Magness Lake, in Heber Springs, is a magnet for swans
Restaurant pioneers continue to push further west, where real estate speculators have built up an extraordinary amount of lease space. The Cross-Eyed Pig is the latest to jump on the wagon, with the restaurant’s first franchise opening in a shopping center on the southeast corner of Chenonceau and Highway 10, next door to NYPD Pizza.
Cross-Eyed Pig was the creation of Anthony Michael and Rick Freeland, who parted ways some time back. Freeland now owns Bare Bones BBQ, also on Highway 10. Michael’s Cross-Eyed Pig is in a converted cigar shop in Riverdale. The new Cross-Eyed Pig is owned by Hallie and Ron Krueger.
The Kruegers, like Michael, seem to be focused on catering ’cue, though their restaurant offers plenty of seating, including sectioned booths and two televisions (usually tuned in to Fox News, if that means anything) mounted on the north and south walls. Above each table area is a red lamp fixture, red being the Cross-Eyed Pig’s color of choice.
As ’cue restaurants go around here, it’s as comfortable as any to sit in.
The owners bought the recipes and use the excellent sauces that Michael sells from his Rebsamen Park location. What they haven’t seemed to have nailed down, however, is how to barbecue really good meat. The equipment is there; they have one of those heavy-duty stainless steel convection ovens you find at all the other big-time barbecue joints around town, the kind that can get a mess of ribs ready in less than three hours, so we figure they’ll eventually get their product closer to ’cue perfection.
Right now, though, we’d rate the ribs OK at best. They’re spare ribs and big and meaty, to be sure, but they lack smokiness and the flavor that dry rub brings. The ribs are served up without sauce and with some spice sprinkled on. We needed the sauces (the 50-50 half-mild, half-hot is the best) to liven them up. A great rib doesn’t need sauce, in our view.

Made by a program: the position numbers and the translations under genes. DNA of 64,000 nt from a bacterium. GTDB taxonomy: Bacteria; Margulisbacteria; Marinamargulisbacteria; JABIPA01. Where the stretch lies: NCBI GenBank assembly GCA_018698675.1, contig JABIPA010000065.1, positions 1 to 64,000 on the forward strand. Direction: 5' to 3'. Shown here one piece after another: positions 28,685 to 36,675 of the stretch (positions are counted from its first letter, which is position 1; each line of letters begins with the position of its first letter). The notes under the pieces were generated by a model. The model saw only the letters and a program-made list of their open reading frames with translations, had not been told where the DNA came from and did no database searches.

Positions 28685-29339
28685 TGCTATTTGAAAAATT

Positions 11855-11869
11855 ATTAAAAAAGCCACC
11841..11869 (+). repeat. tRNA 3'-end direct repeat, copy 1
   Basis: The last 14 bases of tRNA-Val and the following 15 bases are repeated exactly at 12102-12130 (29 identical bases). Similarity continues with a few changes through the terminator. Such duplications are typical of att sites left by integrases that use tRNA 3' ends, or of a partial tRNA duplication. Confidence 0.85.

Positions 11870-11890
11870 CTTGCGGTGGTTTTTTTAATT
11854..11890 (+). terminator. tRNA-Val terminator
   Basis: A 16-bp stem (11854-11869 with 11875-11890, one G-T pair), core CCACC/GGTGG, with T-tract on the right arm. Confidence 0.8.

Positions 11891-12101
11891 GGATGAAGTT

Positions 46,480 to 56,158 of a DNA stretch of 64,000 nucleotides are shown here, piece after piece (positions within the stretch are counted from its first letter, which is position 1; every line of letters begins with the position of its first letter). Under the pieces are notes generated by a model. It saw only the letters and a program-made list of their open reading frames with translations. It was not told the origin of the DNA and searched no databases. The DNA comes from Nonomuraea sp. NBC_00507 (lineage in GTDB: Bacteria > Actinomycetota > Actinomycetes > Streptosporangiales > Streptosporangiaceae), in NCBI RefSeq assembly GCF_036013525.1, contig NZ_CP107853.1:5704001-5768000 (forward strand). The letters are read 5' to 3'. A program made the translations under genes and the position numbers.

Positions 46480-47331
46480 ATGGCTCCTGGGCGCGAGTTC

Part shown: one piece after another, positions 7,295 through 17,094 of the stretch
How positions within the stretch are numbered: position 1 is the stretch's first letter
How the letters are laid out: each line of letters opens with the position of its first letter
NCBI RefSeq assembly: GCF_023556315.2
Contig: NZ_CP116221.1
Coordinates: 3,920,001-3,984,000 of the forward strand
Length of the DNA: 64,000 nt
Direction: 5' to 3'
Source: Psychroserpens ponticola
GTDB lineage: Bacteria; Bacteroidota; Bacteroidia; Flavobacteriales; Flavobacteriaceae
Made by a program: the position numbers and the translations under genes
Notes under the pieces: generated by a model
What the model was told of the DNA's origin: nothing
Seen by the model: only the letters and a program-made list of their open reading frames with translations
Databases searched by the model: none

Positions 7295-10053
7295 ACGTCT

Smokiness might be an issue worth addressing here, as the beef brisket also was missing that pink around the outside of the meat that we’ve been taught denotes the perfectly smoked brisket. Still, the brisket was tastier than the ribs.
The jumbo chopped pork sandwich got a significant thumbs-up from our group. We can’t say it was anything special, but it surpassed our other choices.
As at its sire’s place, the western Cross-Eyed Pig serves up a smoked potato salad, a mayonnaisey concoction that has found imitators around town, and we love it. The beans can be improved with the 50-50 sauce. The cole slaw, with a hint of sweetness, was much too creamy for our taste. We like creamy cole slaw, but this went over the top.
You order from the counter, get your drink (their sweet tea needs a tad more sugar) and the wait staff brings your food to the table when it’s ready. On our two visits, the ribs got a zapping in the microwave, which brings us to our two biggest complaints. One: The microwave heats the bone so intensely compared with the surrounding meat that a warning is in order to patrons. Two: Warmed-over spare ribs, even if they were cooked the night before, aren’t near as good as warmed-over and meatier baby backs (not that we’re big fans of warmed-over ’cue anywhere). The amount of fat in spare ribs, when they’re reheated from the fridge, makes for less tasty and very greasy ribs. We’re going to guess that you’ll get a better rib dinner here on a Friday or Saturday night, with fresh-smoked ribs, than on a midweek lunch visit.
As for desserts, Cross-Eyed offers an array of cobblers that are bought frozen from a supplier and baked in their oven. We enjoyed the blackberry version a la mode, but who wouldn’t? They’re well-crafted cobblers, whoever is doing them. The only desserts made in-house are cookies, baked by the owner.
The folks are friendly, the food is ready fast, and it’s open even on Sunday, which is a plus.
(across from the Ranch on Highway 10)
There’s a daily special, which on our two visits was the pork sandwich with a couple of sides for $6.45.
11 a.m. to 9 p.m. Sunday through Thursday; 11 a.m. to 10 p.m. Friday and Saturday.
Inexpensive to moderate prices. Credit cards accepted. Beer available.